Engine hours vs Mileage

Discussion in 'Oilfield Trucking Forum' started by HarleyD, Feb 26, 2020.

  1. HarleyD

    HarleyD Bobtail Member

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    I didn't know where to post but I figured someone in oil industry could answer.... I have been seeing a lot of low mileage day cabs for sale but it seems to me higher hours.
    What part of the oil industry is idling more than driving?
    Are they idling or running higher RPMs?
    Am I safe to assume not to buy a truck with a wet kit?
    T I A
     
  2. uncleal13

    uncleal13 Road Train Member

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    Using a wet kit is not the same as idling. The engine is working hard while doing PTO work. A blower can draw over 200 HP, hydraulic pump can draw over 100 hp .
    Somewhere in the dash readings it should say engine hours, idle hours, PTO hours.
    You'll be looking for which ever truck has the lowest percent idle and PTO hours vs total engine hours. That will be the truck that did the least amount of work.
    Under 35 % I would consider good.
     
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  3. AModelCat

    AModelCat Road Train Member

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    The truck "shouldn't" be driving 65 mph down a lease road either..........
     
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  4. HarleyD

    HarleyD Bobtail Member

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    Thanks Uncleal, I didn't know you could "see" PTO hours like you see engine hours/miles
     
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  5. pushbroom

    pushbroom Road Train Member

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    If you hook up a laptop you can get reports of idle time, pto time, max rpm time, and various fuel usage reports as well.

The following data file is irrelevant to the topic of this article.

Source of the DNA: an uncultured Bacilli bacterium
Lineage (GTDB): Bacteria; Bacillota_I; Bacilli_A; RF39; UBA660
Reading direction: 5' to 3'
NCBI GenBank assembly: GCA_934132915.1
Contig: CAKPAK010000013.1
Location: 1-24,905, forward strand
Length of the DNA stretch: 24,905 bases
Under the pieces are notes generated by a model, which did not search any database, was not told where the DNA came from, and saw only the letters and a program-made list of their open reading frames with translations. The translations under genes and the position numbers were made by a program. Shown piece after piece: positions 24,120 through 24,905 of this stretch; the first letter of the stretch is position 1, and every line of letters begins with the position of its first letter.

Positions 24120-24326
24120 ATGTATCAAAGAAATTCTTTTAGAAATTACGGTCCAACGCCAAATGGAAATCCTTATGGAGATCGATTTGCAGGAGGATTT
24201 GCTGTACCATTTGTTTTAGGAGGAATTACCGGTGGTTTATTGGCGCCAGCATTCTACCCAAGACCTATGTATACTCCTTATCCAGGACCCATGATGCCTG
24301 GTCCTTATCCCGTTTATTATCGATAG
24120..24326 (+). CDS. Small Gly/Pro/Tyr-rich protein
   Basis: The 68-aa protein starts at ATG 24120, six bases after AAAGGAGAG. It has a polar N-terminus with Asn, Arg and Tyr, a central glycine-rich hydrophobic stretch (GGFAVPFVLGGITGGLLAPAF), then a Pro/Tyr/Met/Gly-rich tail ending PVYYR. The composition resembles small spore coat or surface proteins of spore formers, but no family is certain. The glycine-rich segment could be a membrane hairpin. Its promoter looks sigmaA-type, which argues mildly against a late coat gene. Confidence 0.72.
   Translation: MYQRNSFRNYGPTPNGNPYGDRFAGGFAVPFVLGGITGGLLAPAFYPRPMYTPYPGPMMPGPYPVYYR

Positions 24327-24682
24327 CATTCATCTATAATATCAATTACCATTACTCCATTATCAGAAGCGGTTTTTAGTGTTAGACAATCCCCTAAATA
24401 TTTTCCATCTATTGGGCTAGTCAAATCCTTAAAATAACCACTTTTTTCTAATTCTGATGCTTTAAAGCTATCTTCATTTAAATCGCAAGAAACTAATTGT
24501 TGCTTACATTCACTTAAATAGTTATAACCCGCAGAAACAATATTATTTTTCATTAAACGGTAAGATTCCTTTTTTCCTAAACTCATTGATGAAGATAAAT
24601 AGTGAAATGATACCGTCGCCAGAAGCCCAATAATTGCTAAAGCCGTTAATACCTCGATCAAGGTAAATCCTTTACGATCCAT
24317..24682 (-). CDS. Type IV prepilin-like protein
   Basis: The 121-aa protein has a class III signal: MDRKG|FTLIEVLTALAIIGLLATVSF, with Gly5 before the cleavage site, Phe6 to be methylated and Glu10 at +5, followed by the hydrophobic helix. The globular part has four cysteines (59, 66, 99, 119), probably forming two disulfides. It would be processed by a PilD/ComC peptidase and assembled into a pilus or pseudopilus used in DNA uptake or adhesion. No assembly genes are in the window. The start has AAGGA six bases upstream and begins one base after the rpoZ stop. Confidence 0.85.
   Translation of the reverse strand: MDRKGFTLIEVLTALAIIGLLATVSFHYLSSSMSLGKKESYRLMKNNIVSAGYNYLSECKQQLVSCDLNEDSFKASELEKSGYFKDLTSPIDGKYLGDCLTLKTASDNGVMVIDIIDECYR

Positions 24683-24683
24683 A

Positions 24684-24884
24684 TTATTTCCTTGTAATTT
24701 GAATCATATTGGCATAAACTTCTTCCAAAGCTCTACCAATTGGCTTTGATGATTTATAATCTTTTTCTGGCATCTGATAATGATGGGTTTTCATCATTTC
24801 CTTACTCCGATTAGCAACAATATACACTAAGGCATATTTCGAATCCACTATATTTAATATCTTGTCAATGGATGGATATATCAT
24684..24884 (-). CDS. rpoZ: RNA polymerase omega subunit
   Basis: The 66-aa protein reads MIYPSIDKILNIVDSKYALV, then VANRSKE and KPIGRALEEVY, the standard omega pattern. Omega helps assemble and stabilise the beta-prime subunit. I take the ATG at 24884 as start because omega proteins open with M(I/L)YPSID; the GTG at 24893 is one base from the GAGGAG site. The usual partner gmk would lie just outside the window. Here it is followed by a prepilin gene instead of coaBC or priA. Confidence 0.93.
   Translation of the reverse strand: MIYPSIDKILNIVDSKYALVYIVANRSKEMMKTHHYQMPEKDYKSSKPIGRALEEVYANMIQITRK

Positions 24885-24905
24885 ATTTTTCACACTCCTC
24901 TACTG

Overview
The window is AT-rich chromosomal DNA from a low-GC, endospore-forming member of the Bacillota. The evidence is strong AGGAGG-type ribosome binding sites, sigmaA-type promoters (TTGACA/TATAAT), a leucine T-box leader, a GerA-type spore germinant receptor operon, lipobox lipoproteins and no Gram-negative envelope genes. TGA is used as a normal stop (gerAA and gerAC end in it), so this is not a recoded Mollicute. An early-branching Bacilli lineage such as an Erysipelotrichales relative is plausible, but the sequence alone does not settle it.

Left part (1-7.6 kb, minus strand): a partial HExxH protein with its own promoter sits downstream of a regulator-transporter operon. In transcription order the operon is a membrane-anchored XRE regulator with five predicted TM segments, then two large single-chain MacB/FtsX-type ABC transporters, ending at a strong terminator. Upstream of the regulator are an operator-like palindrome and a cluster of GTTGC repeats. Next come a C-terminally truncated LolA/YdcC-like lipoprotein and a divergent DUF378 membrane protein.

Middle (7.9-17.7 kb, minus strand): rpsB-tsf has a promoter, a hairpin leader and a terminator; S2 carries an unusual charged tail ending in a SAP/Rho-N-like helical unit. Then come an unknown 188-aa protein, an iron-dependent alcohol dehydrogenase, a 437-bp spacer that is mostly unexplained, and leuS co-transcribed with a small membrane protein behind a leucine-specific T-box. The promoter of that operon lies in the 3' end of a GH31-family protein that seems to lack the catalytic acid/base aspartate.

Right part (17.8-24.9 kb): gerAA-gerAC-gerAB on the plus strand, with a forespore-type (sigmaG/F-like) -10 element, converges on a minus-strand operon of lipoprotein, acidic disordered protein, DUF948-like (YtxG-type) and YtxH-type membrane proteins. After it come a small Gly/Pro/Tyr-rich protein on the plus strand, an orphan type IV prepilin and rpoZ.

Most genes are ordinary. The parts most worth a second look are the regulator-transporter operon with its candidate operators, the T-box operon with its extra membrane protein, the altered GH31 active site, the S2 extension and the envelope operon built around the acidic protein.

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  6. npok

    npok Light Load Member

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    But it definitely happens
     
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  7. not4hire

    not4hire Road Train Member

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    Rentals can.
     
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  8. griswold

    griswold Bobtail Member

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    Cement is one of those oilfield jobs, very little drive time versus huge idle time. That goes for cab tractors especially. Ill use February as my example, as it only has two days left this month and my info is close at hand. 993 miles driven for the month and 528 engine hours for the month. Only about 15-20 of those hours were technically driving hours, per se. I will idle my truck 95% of the time at lower RPM's, only enough to prevent the truck from no idle shutting off. the other 5% is idled up at higher RPM's for building air into my equipment. Now, daycabs specifically I would assume have more miles to engine hours ratio, because those drivers work more of a rotation and don't sleep in their trucks, but, still have a lot of idle time, and most of that idle time is at higher RPM's. There are a lot of variables just in Oilfield cementing when it comes to idling time and I hope a gave a decent example.
     
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  9. Brettj3876

    Brettj3876 Road Train Member

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    But the faster you go the smoother it gets lol float right over the washboard.
     
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  10. CleverNDGuy

    CleverNDGuy Light Load Member

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    Based on experience most Frac companies have tractors that spend the entire time on the pad with exception of being taken in for service or moved to the next pad. Used to power various compressor systems. I have had the pleasure of taking them to the auctions where they have been known to still fetch 70k$ with excessive hrs and next to no miles.
     
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